For as long as I can remember I have been recommending to any diamond buyer that they buy a diamond with a GIA “certificate” or “diamond grading report”. It has recently occurred to me that, while this recommendation my be second nature to someone like me who is involved in the whole diamond trade, the idea of a GIA “certificate” is a concept that is not familiar to the consumer diamond buyer.
The Gemological Institute of America (GIA) is the preeminent authority in determining the quality of a specific diamond. The GIA is an nonprofit educational institute which operates diamond grading laboratories in multiple locations around the world.
Although there are other laboratories that issue diamond grading reports, there are no other diamond grading laboratories or companies that have the same significance with regard to accuracy and respectability. In fact, other diamond grading laboratories have been the subject of a major class action lawsuit among diamond consumers who alleged that they were defrauded when they purchased diamonds with a certificate that was, in fact, very inaccurate with regard to GIA quality assessment standards.
A GIA “Certificate” or “Grading Report” is a report issued by the Gemological Institute of America with regard to the specifications of a specific diamond. The report represents an independent and professional assessment of a diamond’s specifications with regard to the actual carat weight, color and clarity of a specific diamond.
The information within the report provides specifications about proportions and other things that provide insight about the “Cut” of a diamond. The GIA has only recently begun issuing a grade with regard to the “Cut” of the diamond.* Since 2005, the GIA has assigned a “Cut” grade only on round diamonds. Fancy shape diamonds, meaning all diamonds that are not a round shape, are not graded with regard to cut.
The GIA report records many aspects of a diamond’s specifications and scientific measurements which serve as “identification markers” of the diamond. These “identification markers” identify and differentiate the subject diamond from all other diamonds. For this reason, the GIA report is a record of one specific diamond and thus becomes the “Certificate” for the diamond.
A “GIA certified diamond” refers to any diamond that has been submitted to a GIA laboratory and has been issued a grading report. This report is in one of three formats. It can be a full report which contains a diagram and plot of the diamond. It may be a “Dossier” report which is smaller in size and is usually issued on diamonds which weigh less than 0.99 carats. A newer report format is referred to as an “E-Report” as it refers to a diamond for which an electronic report is issued without a paper report. This report, no matter which format, is referred to, interchangeably, as the “GIA Certificate” or “GIA grading report”.
A GIA report is not a statement of valuation. Diamonds of a similar GIA grade are not identical and are not necessarily of equal value. There are many factors that determine the overall beauty and valuation of a diamond. For this reason, there can be significant valuation differences between diamonds of the same GIA grade.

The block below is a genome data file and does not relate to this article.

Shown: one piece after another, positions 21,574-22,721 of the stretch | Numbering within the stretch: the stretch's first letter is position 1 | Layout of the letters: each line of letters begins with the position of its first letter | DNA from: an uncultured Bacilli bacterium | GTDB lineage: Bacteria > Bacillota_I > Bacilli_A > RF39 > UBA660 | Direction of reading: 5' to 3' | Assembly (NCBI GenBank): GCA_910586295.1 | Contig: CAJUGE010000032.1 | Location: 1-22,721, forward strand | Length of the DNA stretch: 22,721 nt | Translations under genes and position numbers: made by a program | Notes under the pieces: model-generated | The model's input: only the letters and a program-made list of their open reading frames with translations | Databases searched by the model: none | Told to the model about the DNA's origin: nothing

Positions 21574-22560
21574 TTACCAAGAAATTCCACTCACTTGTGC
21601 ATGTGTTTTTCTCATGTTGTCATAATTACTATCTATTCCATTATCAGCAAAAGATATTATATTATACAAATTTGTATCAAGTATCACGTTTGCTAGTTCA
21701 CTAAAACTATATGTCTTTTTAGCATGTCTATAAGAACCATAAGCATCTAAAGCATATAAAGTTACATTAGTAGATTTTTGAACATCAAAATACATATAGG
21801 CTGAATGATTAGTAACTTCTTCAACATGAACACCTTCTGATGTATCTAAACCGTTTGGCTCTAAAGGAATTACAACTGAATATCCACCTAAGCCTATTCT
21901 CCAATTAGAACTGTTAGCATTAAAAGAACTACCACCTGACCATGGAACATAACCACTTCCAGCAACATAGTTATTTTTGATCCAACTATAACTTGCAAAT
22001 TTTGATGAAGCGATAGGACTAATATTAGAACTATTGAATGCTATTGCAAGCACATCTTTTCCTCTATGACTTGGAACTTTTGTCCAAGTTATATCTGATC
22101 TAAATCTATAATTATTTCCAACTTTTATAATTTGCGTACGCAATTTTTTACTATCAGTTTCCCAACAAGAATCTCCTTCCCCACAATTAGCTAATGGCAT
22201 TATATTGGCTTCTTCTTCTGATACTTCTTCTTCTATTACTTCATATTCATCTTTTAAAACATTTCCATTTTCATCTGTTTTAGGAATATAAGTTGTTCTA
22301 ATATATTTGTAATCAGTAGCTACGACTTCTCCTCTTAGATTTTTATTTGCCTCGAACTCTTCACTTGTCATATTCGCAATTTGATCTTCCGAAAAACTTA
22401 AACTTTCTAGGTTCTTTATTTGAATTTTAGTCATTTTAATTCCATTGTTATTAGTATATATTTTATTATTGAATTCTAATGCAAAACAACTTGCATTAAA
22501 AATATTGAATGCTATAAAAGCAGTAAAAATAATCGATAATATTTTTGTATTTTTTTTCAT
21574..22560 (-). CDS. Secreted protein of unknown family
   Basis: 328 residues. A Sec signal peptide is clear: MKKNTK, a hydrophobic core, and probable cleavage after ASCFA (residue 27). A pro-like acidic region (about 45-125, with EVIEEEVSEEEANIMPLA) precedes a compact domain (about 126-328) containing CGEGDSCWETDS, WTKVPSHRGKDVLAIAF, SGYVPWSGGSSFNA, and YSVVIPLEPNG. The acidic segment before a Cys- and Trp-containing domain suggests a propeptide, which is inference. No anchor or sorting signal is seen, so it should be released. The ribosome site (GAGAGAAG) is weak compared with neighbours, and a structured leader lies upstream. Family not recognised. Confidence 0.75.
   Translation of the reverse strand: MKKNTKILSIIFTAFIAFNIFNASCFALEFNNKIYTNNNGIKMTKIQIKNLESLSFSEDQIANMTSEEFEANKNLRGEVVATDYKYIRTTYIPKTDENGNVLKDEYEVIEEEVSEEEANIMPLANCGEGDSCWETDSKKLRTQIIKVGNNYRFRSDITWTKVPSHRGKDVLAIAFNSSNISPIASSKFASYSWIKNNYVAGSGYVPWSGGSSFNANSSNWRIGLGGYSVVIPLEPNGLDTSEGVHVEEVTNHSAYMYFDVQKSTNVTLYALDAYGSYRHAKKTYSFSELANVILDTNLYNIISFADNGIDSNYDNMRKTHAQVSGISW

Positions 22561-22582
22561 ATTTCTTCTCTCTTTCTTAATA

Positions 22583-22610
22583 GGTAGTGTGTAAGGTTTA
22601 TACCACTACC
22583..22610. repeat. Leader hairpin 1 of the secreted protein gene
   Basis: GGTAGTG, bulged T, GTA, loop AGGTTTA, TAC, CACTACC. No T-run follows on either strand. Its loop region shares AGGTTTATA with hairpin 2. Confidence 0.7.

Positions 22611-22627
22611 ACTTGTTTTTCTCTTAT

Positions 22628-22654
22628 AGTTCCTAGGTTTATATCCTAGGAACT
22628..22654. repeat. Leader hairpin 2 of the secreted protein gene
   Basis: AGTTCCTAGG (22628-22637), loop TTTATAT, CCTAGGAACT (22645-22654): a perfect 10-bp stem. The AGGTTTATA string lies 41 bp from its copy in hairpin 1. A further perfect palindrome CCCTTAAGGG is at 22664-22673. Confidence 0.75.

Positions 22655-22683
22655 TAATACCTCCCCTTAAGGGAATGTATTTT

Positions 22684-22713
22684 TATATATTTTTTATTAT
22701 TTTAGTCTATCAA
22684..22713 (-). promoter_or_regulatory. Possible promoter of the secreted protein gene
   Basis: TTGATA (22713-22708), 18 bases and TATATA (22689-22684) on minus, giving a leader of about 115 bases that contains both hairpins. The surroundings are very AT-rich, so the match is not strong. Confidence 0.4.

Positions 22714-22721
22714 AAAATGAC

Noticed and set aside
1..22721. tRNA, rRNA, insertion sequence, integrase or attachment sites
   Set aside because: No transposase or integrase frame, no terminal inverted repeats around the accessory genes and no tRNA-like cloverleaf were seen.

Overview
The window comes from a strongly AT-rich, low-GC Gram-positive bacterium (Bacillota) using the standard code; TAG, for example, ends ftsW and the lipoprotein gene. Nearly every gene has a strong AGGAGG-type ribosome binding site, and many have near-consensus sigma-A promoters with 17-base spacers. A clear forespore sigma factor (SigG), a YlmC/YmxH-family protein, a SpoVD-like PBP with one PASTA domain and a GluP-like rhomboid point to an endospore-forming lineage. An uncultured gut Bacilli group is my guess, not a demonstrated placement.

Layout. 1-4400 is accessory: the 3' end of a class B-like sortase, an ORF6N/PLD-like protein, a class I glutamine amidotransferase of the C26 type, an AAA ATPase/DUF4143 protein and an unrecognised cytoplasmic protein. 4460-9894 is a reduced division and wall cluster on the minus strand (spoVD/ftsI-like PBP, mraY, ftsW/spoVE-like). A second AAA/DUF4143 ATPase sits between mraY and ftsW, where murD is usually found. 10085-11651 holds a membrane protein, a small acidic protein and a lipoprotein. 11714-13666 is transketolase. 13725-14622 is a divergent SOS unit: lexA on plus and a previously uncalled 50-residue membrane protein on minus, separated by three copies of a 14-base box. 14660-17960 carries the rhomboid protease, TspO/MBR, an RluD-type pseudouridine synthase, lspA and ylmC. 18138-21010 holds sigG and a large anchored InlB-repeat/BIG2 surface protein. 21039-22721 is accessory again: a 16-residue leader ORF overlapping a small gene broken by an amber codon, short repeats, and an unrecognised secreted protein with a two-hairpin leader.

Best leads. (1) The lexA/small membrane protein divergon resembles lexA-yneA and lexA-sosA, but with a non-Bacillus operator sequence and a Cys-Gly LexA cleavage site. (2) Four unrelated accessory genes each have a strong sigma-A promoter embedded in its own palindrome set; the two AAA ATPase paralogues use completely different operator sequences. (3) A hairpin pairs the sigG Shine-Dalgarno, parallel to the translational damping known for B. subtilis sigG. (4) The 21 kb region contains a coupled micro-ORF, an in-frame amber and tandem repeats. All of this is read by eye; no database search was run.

With regard to diamonds that are not certified by the GIA, it is wrong to believe that such diamonds are less expensive than similarly GIA graded diamonds. It is my professional belief that most diamonds that are sold without a GIA grading report are sold with inaccurate and exaggerated color and/or clarity grades at higher prices than would otherwise be realized with a GIA grading report.
An additional protection inherent in GIA certification is that the GIA will only offer a diamond grading report on a natural diamond. This eliminates the concern that the diamond may be a laboratory created “diamond” of significantly lesser value. The GIA grading report will also note if the diamond has been subjected to any treatment or enhancement processes which, in most cases, will effect valuation.
Most diamonds that are sold at mass retailers or typical mall locations are not certified by the GIA. The reason for this is that the diamonds sold in such stores are usually inferior in quality than that which is typically certified by the GIA. Also, small diamonds used in jewelry are almost never certified by the GIA .
As I stated at the outset, I recommend that a diamond engagement ring buyer should purchase a diamond that has been certified by the GIA. The GIA diamond grading report provides essential information about the diamond. A GIA certificate protects the buyer from “puffery” or exaggerated claims made by unscrupulous salespeople. It protects against synthetic or lab grown diamond imitations as well as non-disclosed enhancements. The GIA report also serves as documentation and identification of the diamond that is useful to its owner with regard to insurance and other matters of ownership.
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For more information on the subject of the new “CUT’ grade, see: “GIA’s new round brilliant cut grading system sheds light on diamond’s overall appearance”